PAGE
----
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Permanent URL to this publication: http://dx.doi.org/10.5167/uzh-23872

Verges, S; Renggli, A S; Notter, D A; Spengler, C M (2009). Effects of different respiratory muscle training regimes on fatigue-related variables during volitional hyperpnoea. Respiratory Physiology & Neurobiology, 169(3):282-290.

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We compared the effects of the most commonly used respiratory muscle (RM) training regimes: RM endurance training (RMET; normocapnic hyperpnoea) and inspiratory resistive training (IMT), on RM performance. Twenty-six healthy men were randomized into 3 groups performing 4 weeks of RMET, IMT or sham-training. Lung function, RM strength and endurance were tested before and after training. RM fatigue during intermittent hyperpnoea was assessed by twitch oesophageal (P(oes,tw)) and gastric pressures with cervical and thoracic magnetic stimulation. Respiratory sensations (visual analogue scale, 0-10) and blood lactate concentrations ([La]) were assessed during hyperpnoea. RMET increased maximal voluntary ventilation while IMT increased maximal inspiratory pressure. Both RMET and IMT increased vital capacity and RM endurance, but only RMET improved the development of inspiratory muscle fatigue (from -31% to -21% P(oes,tw)), perception of respiratory exertion (4.2+/-0.1 to 2.3+/-2.3 points) and [La] (1.8+/-0.4 to 1.3+/-0.3mmoll(-1)) during hyperpnoea. Whether these specific RMET-induced adaptations observed during hyperpnoea would translate into greater improvements in exercise performance compared to IMT remains to be investigated.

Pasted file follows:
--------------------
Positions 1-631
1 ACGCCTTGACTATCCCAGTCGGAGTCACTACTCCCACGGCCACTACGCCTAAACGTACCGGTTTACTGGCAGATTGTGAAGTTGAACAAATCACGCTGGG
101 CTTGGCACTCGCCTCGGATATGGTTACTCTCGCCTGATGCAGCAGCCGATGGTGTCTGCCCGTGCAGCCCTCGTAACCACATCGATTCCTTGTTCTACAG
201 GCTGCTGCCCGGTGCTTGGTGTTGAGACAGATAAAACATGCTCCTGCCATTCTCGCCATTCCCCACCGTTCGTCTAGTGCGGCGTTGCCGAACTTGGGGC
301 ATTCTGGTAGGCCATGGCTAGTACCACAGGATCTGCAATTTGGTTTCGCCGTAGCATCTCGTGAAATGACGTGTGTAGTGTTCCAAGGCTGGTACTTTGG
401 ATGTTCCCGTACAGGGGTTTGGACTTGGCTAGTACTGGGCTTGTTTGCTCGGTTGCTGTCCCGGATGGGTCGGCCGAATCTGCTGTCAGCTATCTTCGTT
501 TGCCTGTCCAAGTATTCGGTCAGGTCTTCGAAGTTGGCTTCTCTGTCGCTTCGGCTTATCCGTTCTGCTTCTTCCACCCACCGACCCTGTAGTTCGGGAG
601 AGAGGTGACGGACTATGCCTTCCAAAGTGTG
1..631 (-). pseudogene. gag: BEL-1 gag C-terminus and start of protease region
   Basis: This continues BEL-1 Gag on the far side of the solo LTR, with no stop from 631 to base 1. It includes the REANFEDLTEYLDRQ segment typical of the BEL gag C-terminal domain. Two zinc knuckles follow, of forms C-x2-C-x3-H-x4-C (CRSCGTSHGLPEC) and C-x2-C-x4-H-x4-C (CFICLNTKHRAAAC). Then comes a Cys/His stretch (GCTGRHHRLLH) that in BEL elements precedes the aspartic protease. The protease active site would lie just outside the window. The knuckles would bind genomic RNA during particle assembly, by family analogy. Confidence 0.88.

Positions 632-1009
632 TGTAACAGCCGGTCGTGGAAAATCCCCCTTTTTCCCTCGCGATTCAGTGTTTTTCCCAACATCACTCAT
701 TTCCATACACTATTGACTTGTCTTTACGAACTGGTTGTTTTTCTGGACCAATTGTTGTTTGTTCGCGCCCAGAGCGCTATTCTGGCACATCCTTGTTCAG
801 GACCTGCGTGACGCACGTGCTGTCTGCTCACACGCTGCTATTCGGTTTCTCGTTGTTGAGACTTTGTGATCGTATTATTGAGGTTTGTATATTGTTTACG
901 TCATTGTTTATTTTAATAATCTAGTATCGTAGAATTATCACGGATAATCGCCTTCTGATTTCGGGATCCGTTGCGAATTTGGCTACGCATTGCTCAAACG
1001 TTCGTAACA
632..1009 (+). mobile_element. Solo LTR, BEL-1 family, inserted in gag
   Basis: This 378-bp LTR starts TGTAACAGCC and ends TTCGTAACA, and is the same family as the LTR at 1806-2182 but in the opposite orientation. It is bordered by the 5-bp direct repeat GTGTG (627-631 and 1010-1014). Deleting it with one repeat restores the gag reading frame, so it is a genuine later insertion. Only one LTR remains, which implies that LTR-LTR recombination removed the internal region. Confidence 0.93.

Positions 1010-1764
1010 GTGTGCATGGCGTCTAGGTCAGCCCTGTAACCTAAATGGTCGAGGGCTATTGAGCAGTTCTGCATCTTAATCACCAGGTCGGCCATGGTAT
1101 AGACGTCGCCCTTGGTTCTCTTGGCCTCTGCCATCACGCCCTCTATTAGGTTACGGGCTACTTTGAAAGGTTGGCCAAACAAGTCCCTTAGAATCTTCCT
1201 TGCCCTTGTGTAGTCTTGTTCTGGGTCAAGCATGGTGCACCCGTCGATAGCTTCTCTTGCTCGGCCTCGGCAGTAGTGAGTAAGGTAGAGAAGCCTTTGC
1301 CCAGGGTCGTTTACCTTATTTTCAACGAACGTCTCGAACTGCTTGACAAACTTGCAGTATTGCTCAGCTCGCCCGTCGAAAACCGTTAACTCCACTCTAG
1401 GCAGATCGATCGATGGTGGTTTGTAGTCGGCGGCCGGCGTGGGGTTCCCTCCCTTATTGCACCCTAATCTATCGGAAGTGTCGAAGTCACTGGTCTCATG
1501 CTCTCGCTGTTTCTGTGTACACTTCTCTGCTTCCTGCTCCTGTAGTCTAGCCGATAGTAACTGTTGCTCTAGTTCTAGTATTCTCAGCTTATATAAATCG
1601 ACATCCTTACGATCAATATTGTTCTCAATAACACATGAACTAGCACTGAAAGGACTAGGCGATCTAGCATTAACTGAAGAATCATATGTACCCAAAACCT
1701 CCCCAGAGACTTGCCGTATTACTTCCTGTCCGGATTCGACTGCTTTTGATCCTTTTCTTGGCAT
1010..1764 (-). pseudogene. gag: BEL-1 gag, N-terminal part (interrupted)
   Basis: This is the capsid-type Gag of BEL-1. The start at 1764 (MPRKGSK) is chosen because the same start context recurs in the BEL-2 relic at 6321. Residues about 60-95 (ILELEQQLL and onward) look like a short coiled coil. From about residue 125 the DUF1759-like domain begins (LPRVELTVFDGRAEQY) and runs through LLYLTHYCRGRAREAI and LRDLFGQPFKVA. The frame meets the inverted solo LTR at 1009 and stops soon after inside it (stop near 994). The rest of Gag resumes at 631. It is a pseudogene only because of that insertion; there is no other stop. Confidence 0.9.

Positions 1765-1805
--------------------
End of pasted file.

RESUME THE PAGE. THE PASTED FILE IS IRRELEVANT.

19 citations in Web of Science®
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Additional indexing

Item Type:Journal Article, refereed, original work
Communities & Collections:04 Faculty of Medicine > Center for Integrative Human Physiology
04 Faculty of Medicine > Institute of Physiology
07 Faculty of Science > Institute of Physiology
Dewey Decimal Classification:570 Life sciences; biology
610 Medicine & health
Date:31 December 2009
Deposited On:11 Nov 2009 10:24
Last Modified:05 Apr 2016 13:32
Publisher DOI:10.1016/j.resp.2009.09.005
PubMed ID:19761874

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